In a rush to attack the Modi Government, Rahul Gandhi seems to have conveniently forgotten or was unaware that several infrastructure assets were outrightly sold, leased or monetised during UPA’s 10 years lacklustre, corrupt regime. A case in point is the Mumbai-Pune corridor or for that matter tenders to bring in a private company involving Rahul’s brother in law, Robert Vadra in New Delhi Railway Station was also done during the Congress regime.

Political slugfest notwithstanding, implications of the decision on monetisation are far-reaching for the country that seeks to extend its growth story to the last man standing in true spirit of antyodaya.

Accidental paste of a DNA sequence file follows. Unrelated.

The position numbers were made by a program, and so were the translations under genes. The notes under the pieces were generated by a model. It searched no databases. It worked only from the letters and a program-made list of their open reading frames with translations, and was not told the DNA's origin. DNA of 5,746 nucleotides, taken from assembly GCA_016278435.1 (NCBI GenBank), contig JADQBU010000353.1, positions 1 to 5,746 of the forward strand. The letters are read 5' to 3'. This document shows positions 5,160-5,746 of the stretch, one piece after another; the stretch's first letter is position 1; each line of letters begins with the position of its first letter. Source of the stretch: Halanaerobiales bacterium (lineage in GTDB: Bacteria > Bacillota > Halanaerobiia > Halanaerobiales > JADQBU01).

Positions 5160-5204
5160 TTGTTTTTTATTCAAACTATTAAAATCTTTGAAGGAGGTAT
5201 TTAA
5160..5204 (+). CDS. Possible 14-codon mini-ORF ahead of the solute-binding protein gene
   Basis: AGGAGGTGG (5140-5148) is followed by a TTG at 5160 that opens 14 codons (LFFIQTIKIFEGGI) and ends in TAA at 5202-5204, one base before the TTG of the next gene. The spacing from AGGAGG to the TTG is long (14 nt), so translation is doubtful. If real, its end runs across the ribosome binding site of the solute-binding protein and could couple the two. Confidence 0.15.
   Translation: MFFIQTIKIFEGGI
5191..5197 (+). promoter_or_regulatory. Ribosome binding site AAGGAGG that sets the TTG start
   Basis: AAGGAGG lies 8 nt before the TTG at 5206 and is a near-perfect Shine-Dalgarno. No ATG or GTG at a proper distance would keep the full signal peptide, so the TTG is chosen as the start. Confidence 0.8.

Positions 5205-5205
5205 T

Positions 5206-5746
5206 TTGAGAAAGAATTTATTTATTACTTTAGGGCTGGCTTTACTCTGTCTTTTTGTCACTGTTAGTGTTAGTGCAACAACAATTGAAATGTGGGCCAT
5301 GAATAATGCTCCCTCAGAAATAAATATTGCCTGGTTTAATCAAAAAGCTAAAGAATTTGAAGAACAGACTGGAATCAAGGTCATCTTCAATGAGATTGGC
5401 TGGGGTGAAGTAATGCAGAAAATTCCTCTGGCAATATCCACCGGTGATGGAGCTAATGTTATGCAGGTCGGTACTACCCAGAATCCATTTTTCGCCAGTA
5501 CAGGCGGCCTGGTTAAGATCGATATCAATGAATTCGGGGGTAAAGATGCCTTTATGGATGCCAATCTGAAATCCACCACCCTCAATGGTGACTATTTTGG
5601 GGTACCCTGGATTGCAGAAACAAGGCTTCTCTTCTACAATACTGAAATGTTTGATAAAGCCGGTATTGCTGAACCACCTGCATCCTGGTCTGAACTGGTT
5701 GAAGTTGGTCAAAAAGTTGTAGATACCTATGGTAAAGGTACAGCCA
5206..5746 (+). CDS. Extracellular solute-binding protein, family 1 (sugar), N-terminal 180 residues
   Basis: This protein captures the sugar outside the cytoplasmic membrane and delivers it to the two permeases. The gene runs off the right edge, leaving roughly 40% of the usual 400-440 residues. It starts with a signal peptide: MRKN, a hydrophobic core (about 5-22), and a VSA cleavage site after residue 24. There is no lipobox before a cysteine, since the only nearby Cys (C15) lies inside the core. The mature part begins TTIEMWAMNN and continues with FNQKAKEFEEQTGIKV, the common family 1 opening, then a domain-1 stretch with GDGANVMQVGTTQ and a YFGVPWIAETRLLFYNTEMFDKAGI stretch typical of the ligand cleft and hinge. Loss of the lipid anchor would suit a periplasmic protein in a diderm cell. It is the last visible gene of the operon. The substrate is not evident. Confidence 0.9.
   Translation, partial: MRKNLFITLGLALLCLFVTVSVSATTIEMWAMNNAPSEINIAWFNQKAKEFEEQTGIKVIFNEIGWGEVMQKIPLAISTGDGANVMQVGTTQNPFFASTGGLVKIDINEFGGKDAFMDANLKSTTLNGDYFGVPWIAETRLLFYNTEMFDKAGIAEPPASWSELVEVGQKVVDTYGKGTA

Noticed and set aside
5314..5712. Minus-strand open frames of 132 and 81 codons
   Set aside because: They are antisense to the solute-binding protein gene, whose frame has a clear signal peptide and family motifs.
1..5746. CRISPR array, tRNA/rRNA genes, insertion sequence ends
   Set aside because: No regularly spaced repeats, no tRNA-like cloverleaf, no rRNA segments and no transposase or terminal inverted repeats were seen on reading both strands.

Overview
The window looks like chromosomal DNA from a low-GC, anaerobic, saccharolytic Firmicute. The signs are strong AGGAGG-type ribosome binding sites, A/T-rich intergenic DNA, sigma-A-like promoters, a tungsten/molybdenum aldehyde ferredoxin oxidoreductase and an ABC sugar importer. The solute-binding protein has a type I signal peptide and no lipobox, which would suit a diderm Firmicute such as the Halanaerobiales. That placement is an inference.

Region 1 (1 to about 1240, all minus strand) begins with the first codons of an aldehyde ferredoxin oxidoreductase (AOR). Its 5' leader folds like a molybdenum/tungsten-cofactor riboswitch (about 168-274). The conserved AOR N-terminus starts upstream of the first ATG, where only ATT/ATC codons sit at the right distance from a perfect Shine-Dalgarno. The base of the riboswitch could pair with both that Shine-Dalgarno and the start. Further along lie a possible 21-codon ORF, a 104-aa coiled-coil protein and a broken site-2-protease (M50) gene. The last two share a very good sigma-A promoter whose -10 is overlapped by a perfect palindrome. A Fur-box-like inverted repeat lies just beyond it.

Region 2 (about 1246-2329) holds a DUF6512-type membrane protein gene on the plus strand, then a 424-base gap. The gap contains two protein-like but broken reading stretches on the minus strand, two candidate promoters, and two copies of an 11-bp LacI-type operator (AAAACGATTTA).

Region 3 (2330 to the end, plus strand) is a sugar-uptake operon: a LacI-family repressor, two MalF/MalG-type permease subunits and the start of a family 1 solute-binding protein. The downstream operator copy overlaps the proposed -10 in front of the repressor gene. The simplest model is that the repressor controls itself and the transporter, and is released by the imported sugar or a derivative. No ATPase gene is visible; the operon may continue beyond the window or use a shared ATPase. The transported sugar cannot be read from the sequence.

Firstly, leasing out or handing over productive and revenue earning public assets to private companies or businesses may not be a crime. But, that should be the last option for Finance Ministers like Nirmala Sitharaman that take pride in not borrowing  even a single rupee extra  to get over the two-year long Covid-19 pandemic induced difficult economic situation. 

Instead, partnerships with private sector should be harnessed to building new assets and infrastructure through effective and simple policy regime. De-bureaucratising and removing the red tape in the private partnership deals should be the thrust of any economic reform programme. Even if ownership of these assets technically were with the Government, selling this Rs 6 lakh crore monetisation deal to electorate, especially in the ensuing Punjab and Uttar Pradesh state Assembly elections may not be easy.